DeWanna Bonner: MVP?
Posted: September 4, 2012
Consider this: DeWanna Bonner currently ranks in the top 10 in the WNBA in scoring (20.2 ppg – 3rd), free-throws made (5.8 FTM – 2nd), free-throws attempted (7.0 FTA – 2nd), rebounding (7.4 rpg – 9th), blocks (1.0 bpg – tied 7th), and steals (1.8 spg – 7th).
No other player in the WNBA can make that claim.
Admittedly, with a 6-19 record, the odds are against DeWanna Bonner winning the 2012 WNBA MVP Award; that honor usually goes to a player on a team with a few more W’s in the win column.
However, there’s no doubt in this writer’s mind that Bonner should at least be on the short list of contenders.
* * *
“It’s my fault she isn’t an All-Star,” Head Coach Corey Gaines has stated on multiple occasions in years past.
Of course, he was referring to the team needing Bonner to come off the bench and not being able to give her more playing time with the plethora of talent they’ve had (she still won the Sixth Woman of the Year Award each of the past three seasons).
This year, however, is a different story.
Bonner’s dominance in 2012 actually started back in training camp over five months ago. She knew her role on the Mercury would dramatically change once the news surfaced about Penny Taylor missing the entire year due to injury (not to mention the other numerous injuries that would follow).
It was a challenge she was ready to face head on.
From the start of camp, Bonner was noticeably more vocal and leadership-driven. Having all the poise and determination of a superstar, the team had higher expectations of Bonner but the way at which she has surpassed them all is even more remarkable.
It’s easy for players to “say” they are going to step up in the face of adversity, but to actually do it requires unshakeable confidence and resilience. After the Mercury’s starting five became decimated with injuries this year, Bonner has not only been the most consistent force on Phoenix but, perhaps, throughout the entire WNBA as a whole.
Similarly, statistical increases don’t automatically happen when a player gets more minutes; they have to be willing to put in the extra work (both mentally and physically) to make it happen.
In Bonner’s case, it’s unbelievable what she has accomplished already this season when the Mercury has relied on her to do so much. Incredibly, she has doubled her statistical output from a year ago in four categories – scoring (10.7 to 20.2 ppg), assists (0.8 to 2.0 apg), free-throws made (2.6 to 5.8 FTM), and free-throws attempted (2.9 to 7.0 FTA).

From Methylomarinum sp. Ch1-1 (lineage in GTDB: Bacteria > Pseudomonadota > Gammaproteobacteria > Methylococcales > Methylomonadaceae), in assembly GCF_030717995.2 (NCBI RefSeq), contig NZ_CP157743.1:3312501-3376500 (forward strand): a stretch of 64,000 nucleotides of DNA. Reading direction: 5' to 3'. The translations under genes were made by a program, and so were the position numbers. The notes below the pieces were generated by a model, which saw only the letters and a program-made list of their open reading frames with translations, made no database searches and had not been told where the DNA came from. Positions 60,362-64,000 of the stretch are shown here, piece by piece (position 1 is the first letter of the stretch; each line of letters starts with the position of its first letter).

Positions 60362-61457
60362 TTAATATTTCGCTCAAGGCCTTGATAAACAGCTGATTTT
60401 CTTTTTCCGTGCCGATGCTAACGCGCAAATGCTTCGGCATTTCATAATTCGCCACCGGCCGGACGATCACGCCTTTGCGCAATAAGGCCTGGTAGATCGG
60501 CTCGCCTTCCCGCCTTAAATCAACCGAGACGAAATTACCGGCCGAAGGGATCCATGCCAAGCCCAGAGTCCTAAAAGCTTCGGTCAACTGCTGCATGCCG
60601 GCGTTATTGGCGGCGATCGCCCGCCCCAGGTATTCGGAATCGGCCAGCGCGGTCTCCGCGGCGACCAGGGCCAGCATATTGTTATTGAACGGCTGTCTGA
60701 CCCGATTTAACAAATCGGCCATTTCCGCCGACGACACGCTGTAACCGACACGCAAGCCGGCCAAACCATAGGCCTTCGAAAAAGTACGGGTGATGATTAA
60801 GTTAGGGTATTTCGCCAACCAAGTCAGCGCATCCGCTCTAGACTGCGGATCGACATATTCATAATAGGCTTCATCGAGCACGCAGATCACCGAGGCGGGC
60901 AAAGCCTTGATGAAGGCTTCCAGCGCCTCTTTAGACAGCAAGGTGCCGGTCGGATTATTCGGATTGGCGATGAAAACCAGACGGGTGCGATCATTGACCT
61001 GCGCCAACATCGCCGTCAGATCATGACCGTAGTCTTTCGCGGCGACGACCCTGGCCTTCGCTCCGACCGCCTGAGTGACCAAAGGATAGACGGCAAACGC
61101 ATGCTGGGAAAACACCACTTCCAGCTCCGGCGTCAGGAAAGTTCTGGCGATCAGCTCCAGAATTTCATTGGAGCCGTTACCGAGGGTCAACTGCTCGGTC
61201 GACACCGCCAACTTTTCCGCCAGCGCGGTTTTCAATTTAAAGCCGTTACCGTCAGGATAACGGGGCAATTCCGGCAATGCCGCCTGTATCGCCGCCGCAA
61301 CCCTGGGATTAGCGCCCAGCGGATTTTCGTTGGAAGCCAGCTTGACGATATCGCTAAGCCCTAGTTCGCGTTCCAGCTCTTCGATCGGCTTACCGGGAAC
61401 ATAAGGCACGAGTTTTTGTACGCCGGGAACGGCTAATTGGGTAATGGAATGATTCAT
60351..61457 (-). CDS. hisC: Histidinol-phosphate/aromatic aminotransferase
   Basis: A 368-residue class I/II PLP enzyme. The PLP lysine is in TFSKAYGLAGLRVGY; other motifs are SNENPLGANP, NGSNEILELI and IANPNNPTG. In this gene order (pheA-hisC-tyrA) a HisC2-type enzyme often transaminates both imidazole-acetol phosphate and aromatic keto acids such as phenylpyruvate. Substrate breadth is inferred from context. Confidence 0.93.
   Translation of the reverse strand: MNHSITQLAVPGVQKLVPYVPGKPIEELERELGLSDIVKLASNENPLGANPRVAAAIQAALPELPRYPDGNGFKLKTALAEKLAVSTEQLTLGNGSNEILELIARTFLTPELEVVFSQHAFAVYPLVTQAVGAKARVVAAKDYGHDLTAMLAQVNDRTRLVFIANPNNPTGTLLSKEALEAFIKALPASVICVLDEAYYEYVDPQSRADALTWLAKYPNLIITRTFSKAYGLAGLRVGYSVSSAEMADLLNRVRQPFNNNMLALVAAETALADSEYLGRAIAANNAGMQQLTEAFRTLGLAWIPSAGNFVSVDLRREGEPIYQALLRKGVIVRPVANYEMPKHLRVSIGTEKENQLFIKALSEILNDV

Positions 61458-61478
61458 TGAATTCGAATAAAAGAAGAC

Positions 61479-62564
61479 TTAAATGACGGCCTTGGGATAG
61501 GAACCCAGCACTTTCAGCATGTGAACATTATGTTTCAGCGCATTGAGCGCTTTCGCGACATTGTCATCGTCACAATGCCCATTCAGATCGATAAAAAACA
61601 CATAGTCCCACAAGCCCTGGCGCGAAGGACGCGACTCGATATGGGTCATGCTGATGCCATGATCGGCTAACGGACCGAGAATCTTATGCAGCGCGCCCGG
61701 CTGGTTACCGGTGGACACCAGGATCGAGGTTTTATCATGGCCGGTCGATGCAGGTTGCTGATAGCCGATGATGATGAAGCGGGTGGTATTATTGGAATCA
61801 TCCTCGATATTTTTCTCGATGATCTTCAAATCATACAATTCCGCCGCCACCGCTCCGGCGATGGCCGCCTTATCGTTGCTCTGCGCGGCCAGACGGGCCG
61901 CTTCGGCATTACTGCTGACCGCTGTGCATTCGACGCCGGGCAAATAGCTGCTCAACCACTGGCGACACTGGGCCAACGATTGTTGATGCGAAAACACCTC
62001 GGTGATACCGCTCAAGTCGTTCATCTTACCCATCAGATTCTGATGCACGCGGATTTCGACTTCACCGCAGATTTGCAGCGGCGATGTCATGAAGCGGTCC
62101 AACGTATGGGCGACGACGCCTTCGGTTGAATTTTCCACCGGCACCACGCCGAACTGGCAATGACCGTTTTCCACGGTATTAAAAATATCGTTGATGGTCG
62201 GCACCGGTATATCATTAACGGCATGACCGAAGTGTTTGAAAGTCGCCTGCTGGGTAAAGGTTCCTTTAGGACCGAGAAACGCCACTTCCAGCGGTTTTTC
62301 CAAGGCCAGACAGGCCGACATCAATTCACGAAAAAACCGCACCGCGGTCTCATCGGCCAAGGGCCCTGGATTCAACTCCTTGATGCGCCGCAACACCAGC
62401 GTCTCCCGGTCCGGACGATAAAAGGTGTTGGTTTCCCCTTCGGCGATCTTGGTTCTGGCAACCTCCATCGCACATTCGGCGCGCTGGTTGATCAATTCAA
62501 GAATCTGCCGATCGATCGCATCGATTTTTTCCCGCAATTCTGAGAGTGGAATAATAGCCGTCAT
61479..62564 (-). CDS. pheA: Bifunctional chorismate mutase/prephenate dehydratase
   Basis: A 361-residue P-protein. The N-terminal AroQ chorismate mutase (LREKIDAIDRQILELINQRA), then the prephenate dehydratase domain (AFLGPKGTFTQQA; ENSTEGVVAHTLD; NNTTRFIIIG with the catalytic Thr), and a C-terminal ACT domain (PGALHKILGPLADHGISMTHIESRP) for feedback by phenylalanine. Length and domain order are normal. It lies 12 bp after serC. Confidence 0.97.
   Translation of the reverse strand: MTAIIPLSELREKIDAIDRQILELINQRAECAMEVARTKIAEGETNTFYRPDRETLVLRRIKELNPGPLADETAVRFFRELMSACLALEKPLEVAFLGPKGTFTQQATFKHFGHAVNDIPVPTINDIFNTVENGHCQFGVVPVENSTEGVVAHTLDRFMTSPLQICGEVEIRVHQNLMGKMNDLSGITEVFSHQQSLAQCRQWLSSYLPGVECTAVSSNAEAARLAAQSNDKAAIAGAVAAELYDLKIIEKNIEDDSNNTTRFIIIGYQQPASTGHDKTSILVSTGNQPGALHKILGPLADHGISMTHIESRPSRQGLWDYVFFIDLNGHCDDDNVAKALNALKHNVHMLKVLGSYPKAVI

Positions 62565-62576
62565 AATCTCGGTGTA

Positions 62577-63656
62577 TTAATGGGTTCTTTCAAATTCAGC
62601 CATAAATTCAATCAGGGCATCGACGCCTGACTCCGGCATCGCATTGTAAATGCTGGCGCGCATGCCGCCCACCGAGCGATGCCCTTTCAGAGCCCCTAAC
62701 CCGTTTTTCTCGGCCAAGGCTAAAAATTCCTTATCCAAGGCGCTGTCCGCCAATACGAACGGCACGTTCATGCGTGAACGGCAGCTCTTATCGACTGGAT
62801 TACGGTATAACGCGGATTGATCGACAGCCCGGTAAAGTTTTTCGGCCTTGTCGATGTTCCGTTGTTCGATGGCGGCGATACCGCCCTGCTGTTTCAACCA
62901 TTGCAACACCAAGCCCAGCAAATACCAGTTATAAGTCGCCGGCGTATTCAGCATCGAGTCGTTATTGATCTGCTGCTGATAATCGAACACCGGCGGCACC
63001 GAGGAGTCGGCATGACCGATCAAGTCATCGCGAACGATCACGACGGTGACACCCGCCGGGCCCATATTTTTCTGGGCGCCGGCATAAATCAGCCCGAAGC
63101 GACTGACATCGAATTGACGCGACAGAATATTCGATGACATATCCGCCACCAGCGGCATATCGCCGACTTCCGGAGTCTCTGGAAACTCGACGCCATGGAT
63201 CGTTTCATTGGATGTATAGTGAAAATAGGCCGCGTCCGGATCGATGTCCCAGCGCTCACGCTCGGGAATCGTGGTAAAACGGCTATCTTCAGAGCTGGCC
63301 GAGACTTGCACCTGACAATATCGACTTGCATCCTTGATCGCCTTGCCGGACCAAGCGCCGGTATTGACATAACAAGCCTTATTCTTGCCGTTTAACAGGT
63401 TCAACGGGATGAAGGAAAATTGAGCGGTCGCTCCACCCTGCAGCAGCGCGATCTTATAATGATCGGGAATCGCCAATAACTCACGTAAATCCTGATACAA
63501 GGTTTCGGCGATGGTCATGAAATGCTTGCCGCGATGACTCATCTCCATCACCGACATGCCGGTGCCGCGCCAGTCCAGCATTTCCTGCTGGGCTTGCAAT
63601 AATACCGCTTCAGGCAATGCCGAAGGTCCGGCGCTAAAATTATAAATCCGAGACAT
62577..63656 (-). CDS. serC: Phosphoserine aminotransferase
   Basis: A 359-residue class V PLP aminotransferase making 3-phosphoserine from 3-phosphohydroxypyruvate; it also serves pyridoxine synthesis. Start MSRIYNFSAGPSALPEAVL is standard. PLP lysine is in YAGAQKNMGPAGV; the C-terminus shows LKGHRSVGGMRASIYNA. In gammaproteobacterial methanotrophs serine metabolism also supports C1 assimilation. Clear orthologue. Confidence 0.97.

As stated above, not only is she the lone WNBA player featured in the top 10 in six statistical categories, she also is the only player in the WNBA who can say they’ve doubled their averages in four separate statistical categories from the year prior.
Still, perhaps Bonner’s most noteworthy contribution to the Mercury this year has been her increased leadership, both verbally and by example. She has stepped out of her proverbial shell, began to routinely direct the Mercury’s offense, and has been the go-to player when the team needs a big shot. Even more astounding, she has literally played all five positions on the court at some point this season (sometimes in the same game) and been more than successful at doing so.
How one responds to adversity says a lot about a person (and player); and the 2012 Mercury certainly has had its share of misfortune. Not once has Bonner shifted from her team-first mentality and mindset.
In fact, I’ve talked to her after games when the Mercury lost by 20 as well as huge victories like last week’s game against the Silver Stars, and her mantra always remains the same.
“I just want to be aggressive and help the team win,” Bonner said after both games, even though the outcomes were vastly different.
Clearly, individual accolades mean nothing to her; she’ll do whatever she can to help the team get better.
This is a perfect illustration of the calming presence that Bonner has given the Mercury during the most difficult times. She obviously loves to play the game of basketball; her upbeat attitude is infectious and it’s impossible to be around her and not smile. And in the midst of a trying season, keeping the mood light in the locker room goes a long way toward building successful team chemistry.
It’s one of the main reasons why even though the season hasn’t gone the Mercury’s way, they’ve bonded together the same way a championship team typically does.
She may not win the MVP this year, but that’s okay.
DeWanna Bonner has solidified herself as one of the preeminent stars in the WNBA for years to come.